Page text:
It is time to take a step back from the disease, the science, and the medicine, and take a close look at how HIV/AIDS impacts the people. The HIV/AIDS epidemic has transformed into one of the fastest, most deadly, epidemics of the last 100 years. However, unlike other infectious epidemics of the past, HIV/AIDS epidemic has disproportionately targeted and destroyed the lives of the most impoverished and underprivileged within society.
Why is this?
It is not like a disease can be racist or homophobic, however, from the looks of it, HIV/AIDS is not a disease which strikes unbiasedly. Viruses don’t have eyes to see societal differences, but doctors, health care workers, and society do. So this is the reason that the most marginalized members of society are primarily the ones most heavily burdened by HIV/AIDS.
The major challenge behind HIV/AIDS is not that it is an impossible disease to cure, thanks to incredible improvements with medications and treatments, but instead the societal wide challenge in providing adequate healthcare to the most underserved and socially challenged.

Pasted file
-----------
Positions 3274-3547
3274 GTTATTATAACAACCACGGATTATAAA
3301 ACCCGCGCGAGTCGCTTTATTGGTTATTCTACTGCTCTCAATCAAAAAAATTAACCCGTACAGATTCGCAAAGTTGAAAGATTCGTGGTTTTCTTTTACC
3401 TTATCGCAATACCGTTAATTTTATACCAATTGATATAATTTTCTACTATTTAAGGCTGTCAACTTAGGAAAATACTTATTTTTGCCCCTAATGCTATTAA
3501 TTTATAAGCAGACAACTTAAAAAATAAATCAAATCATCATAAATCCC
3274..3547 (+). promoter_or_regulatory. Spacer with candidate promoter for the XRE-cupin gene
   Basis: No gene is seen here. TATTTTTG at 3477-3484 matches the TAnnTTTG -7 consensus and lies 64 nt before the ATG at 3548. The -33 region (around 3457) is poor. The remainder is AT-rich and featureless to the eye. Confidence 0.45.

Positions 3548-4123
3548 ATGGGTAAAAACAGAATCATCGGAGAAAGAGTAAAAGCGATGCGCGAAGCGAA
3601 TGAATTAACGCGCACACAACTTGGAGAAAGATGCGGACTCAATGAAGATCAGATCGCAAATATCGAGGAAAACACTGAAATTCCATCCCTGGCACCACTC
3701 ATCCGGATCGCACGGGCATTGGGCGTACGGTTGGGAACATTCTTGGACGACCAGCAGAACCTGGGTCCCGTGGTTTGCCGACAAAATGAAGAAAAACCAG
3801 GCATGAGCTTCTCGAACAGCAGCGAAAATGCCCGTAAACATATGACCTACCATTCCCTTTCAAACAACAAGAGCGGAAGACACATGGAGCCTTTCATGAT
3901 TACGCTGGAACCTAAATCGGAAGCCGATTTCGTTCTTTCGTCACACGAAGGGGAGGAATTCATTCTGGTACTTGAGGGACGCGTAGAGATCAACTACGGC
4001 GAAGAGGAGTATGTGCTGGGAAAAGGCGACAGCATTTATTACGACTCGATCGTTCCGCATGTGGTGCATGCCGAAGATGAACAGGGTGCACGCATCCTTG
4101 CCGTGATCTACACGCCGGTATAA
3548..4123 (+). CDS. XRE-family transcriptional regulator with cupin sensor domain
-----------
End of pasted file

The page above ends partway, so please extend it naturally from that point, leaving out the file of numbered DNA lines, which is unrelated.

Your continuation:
At the end of 2015 statistics stated that there were 36.7 million people thought the world living with HIV. Of this 36.7 million only 18.2 million have access to antiretroviral therapy. That means that over half of HIV/AIDS infected individuals live without treatment, destined to a short life, immense suffering, and inevitable early death.
With over half of the infected individuals living without treatment, it is time to reassess what challenges lay behind access to health. With HIV/AIDS, similar to many other health issues, the poor tend to be underrepresented and thrown to the sidelines when it comes to care. It seems as though only meaningful policy action occurs when it is the wealthy who suffer and need improvements in care. Changes are slow to commence when the ones suffering have no voice and thus are forced to remain in the darkness.
How will this cycle of poverty and suffering ever be able to come to an end?
There is no simple answer to this question, however, the only way a societal wide movement will begin, is if people across all spans of society stand together and show their compassion. Compassion and advocating for those without the ability to do so themselves will create a culture which cares for the marginalized opposed to pushing them away.